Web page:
Home 9 Special Issue 9 Ithaka S+R Faculty Survey Response: Discovery & Access – Discovery of Scholarly Information

Ithaka S+R Faculty Survey Response: Discovery & Access – Discovery of Scholarly Information

by | Dec 9, 2019 | 0 comments


By Evan Simpson, Associate Dean for Research and Learning Services, Northeastern University Library

Survey results show once again that faculty are most likely to search for scholarly information using a specific scholarly database. Libraries must continue investment in discipline-specific scholarly databases.

It’s clear faculty look for scholarly literature using specific scholarly databases. This choice continues to outrank others even though the percentage of respondents has declined in each of the last three surveys. We know based on consultations with faculty that this pattern holds true at Northeastern, where specific scholarly databases are used heavily by faculty.   

While interdisciplinary research is evolving within academic institutions that are largely organized by specific disciplines. Cluster hires are an emerging hiring model, but scholarly publishing is highly organized by discipline and given they develop expertise in specific subject areas it is no wonder and that faculty heavily utilize specialized databases in their research and have not significantly increased their use of the library’s online catalog/discovery layer. This trend is why academic libraries prominently feature/don’t bury database A-Z lists, often provide direct access to specific scholarly databases (often a Top 10) on homepages, work to make sure databases are discoverable in library discovery layer, and that they show up via site search.

Scholarly publications representing a cross-section of disciplines exist, and interdisciplinary information sources and library discovery layers that search across discipline-specific resources have been successfully developed. While academic libraries maintain and even increase investment in the library discovery layer, it’s clear that the commitment to discipline-specific resources remains critically important for faculty research. Interdisciplinary research and rich discovery platforms are here, but faculty start with discipline-specific resources.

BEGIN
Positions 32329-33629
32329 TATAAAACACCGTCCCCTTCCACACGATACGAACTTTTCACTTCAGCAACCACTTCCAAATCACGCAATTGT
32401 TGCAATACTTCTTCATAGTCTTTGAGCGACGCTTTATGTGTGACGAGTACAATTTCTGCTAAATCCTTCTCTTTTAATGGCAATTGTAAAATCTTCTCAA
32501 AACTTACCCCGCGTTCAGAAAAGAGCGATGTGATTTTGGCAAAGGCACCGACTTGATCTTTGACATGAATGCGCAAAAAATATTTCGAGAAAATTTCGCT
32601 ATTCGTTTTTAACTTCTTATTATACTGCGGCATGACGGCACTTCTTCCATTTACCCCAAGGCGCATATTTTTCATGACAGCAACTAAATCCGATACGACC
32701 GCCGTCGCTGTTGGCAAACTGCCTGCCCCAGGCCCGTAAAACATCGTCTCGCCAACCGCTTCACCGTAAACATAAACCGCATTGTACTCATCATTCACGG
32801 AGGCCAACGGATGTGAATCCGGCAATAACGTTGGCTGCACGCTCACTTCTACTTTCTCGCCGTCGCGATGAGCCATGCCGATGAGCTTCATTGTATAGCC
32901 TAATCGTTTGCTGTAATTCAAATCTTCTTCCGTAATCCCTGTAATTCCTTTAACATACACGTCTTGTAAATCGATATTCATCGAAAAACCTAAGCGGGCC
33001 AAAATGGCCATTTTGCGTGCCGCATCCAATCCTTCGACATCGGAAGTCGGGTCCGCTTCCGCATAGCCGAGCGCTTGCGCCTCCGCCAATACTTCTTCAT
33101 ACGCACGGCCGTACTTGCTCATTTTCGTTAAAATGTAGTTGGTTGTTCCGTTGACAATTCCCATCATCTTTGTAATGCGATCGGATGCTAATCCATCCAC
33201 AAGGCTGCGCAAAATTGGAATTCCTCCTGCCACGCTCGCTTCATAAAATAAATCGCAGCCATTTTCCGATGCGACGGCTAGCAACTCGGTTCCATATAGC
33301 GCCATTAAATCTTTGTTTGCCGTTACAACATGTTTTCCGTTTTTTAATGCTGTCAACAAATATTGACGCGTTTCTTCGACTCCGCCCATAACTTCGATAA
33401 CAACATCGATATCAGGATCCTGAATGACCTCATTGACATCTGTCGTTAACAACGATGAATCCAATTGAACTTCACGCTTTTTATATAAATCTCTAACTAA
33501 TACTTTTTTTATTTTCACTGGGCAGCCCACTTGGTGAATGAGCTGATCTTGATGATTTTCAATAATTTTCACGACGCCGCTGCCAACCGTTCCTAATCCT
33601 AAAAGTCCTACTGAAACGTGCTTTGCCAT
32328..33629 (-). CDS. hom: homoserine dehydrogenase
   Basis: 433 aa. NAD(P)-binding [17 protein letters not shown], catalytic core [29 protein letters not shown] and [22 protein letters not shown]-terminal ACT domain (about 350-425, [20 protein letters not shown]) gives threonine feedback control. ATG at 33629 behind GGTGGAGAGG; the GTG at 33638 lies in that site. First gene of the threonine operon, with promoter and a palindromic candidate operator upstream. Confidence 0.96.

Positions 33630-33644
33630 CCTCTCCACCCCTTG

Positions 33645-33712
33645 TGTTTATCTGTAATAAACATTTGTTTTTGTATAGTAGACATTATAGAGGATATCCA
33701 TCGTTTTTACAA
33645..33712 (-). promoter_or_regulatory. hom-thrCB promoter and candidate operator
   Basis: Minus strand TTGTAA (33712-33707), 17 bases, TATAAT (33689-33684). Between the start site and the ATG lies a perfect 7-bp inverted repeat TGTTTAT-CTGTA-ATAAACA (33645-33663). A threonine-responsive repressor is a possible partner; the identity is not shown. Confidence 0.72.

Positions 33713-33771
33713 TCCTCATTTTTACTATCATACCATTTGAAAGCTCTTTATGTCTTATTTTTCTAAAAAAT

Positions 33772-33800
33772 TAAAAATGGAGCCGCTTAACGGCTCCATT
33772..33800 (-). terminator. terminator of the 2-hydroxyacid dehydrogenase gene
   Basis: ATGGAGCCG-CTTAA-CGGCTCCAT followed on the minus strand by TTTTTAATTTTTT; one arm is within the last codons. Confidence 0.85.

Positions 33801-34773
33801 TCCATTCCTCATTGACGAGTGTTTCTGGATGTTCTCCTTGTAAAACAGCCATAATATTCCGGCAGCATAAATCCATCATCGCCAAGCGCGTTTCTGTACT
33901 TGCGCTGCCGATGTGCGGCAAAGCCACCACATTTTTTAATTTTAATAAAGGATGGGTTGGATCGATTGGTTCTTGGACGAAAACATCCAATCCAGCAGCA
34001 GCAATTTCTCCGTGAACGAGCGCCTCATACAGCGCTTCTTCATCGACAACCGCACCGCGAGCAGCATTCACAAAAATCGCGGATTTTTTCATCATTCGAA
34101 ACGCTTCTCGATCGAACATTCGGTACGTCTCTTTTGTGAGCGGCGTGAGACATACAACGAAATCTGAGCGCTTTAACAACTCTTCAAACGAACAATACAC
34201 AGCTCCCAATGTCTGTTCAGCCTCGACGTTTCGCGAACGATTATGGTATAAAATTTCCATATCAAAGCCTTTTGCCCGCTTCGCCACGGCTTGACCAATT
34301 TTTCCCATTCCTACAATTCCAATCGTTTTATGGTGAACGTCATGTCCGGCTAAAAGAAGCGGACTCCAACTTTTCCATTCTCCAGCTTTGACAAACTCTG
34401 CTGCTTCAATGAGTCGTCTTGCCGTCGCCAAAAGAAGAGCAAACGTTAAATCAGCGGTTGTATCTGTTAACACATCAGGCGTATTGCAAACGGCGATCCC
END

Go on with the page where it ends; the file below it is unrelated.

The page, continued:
The value of these data is also in seeing how the use of other sources of scholarly literature evolve over time. Google Scholar is getting better across the board, for the Humanities, Sciences, Social Sciences, and medical. Where their use of specific scholarly databases declined scholars in each group increased use of Google Scholar. This leads to interesting questions: has the indexing of scholarly monographs expanded, increasing relevance for the Humanities and Social Sciences? Have there been advances in Google Scholar’s indexing of medical journal content?

All of this makes search complicated and the presentation of options a challenge. You see evidence of libraries working to make all these paths for discovery well-lit and the Northeastern library homepage is one of many examples. The library discovery layer is featured prominently with a default “library catalog + articles” search or just “Library Catalog” if preferred. The existence of this option is acknowledgment of the different ways we know our community wants to find resources: some want to see only what is physically in the library; others want journal content, etc. Underneath is quick access to specific scholarly databases via the A-Z list and access to Google Scholar configured for Northeastern among other choices including WorldCat and the Digital Repository.